Manuel T. Paulino and Josefina C. Paulino, Plaintiffs-appellants, v. Antonio Leon Guerrero Finona, and Jose T. Finona, Defendants-appellees, 443 F.2d 332 (9th Cir. 1971)Annotate this Case
Howard G. Trapp (argued), of Trapp & Gayle, Agana, Guam, David S. Madis, Livermore, Cal., for appellants.
E. R. Crain (argued), of Crain, Rathbun & Shoecraft, Agana, Guam, for appellees.
Before KOELSCH, CARTER and KILKENNY, Circuit Judges.
JAMES M. CARTER, Circuit Judge.
The sole issue raised by this appeal is whether the trial court properly dismissed, at the close of appellants' evidence, their action for wrongful death against the driver and the owner of the vehicle in which their son was killed. The parties are in agreement that the dismissal should be treated as a directed verdict. We affirm.
The facts and applicable law are not disputed by the parties. Appellants' son was killed when the car in which he was a guest left the road and rolled over several times. The accident occurred as the car approached a slight curve in the road that was wet. This condition of the road was not apparent to the driver until after the accident occurred. The car was traveling at a speed of 5 m. p. h. faster than the 45 m. p. h. speed limit. The driver momentarily took his eyes off the road to engage his two passengers in conversation.
The dismissal, or more properly the directed verdict, was proper if there was no substantial evidence to support a finding that the death of appellants' son resulted from the driver's wilful misconduct within the meaning of Guam Government Code § 23550, which is derived from California Vehicle Code § 17158. The parties agree that for a definition of wilful misconduct we must look to California law and that wilful misconduct has been defined by the courts of California to mean intentionally acting with the knowledge that serious injury is the probable result or with wanton and reckless disregard of the consequences.
We conclude that, under California cases applying this standard of wilful misconduct, there was no substantial evidence of wilful misconduct in this case. The cases discussed infra, and relied upon by appellants to support the proposition that the speed of the car, coupled with a slippery road, curves and distracted attention constituted wilful misconduct, are readily distinguishable on their facts in that they involve, in addition to inattention, obviously dangerous situations. In Hill v. Perry, 224 Cal. App. 2d 290, 36 Cal. Rptr. 530 (1964), the defendant diverted his attention from the road while driving a truck with known faulty brakes at a speed of 70 m. p. h. in a 55 m. p. h. zone over a road on which he knew vehicles could not be observed ahead at any considerable distance. In Espe v. Salisbury, 262 Cal. App. 2d 621, 68 Cal. Rptr. 796 (1968), the defendant was a 14-year-old unlicensed and inexperienced driver, whose misjudgments, said the court, would not have been a basis for a finding of wilful misconduct in the case of an ordinary driver. In the case before us, the driver was 18 at the time of the accident, and there was no evidence that he lacked a driver's license or experience. In Hart v. Wielt, 4 Cal. App. 3d 224, 84 Cal. Rptr. 220 (1970), the defendant drove at an excessive speed on a curvy mountain road that he knew was icy.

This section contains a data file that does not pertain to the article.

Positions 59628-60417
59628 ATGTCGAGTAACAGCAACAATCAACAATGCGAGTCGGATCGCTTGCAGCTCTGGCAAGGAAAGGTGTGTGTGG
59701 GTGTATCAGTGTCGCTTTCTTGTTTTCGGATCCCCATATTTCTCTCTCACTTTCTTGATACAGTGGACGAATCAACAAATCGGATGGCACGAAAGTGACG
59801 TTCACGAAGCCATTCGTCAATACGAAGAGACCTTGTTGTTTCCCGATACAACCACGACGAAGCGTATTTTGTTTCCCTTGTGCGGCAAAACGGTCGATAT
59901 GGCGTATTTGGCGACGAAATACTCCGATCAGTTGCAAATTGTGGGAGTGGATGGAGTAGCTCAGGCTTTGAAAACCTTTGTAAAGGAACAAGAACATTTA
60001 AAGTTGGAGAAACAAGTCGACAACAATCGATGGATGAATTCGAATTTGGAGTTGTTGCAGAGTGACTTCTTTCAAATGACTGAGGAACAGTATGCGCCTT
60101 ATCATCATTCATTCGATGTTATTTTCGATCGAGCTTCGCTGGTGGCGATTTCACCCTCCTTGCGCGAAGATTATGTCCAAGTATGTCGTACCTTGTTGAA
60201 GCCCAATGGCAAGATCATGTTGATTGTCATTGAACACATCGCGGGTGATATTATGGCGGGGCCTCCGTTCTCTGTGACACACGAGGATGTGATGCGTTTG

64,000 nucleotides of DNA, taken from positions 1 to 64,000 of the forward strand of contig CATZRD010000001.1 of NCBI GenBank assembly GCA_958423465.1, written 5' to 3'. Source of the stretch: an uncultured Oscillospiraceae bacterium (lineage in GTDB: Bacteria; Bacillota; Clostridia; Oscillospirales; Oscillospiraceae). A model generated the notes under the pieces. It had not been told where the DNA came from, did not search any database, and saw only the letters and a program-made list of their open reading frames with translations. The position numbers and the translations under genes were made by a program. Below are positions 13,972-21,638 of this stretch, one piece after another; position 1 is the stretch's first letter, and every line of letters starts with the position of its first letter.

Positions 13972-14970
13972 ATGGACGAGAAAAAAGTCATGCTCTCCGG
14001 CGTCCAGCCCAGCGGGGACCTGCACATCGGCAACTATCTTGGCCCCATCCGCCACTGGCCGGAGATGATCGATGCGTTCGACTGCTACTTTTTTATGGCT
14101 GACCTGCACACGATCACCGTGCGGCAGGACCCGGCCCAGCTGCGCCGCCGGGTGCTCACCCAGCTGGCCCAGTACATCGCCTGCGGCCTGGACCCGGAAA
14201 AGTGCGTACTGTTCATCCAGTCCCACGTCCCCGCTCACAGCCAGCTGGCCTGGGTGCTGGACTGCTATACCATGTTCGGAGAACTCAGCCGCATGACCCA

There was no more evidence of wilful misconduct in this case than in cases in which California courts have found the evidence lacking as a matter of law. In Porter v. Hofman, 12 Cal. 2d 445, 85 P.2d 447 (1938), turning to engage passengers in the rear seat in conversation while driving a car 45 m. p. h. on a slightly descending road that was wet from rain was not wilful misconduct. In Winn v. Ferguson, 132 Cal. App. 2d 539, 282 P.2d 515 (1955) and Salter v. Keller, 224 Cal. App. 2d 126, 36 Cal. Rptr. 430 (1964), failing to stop at a stop sign because of diverted attention was not wilful misconduct.
The judgment is affirmed.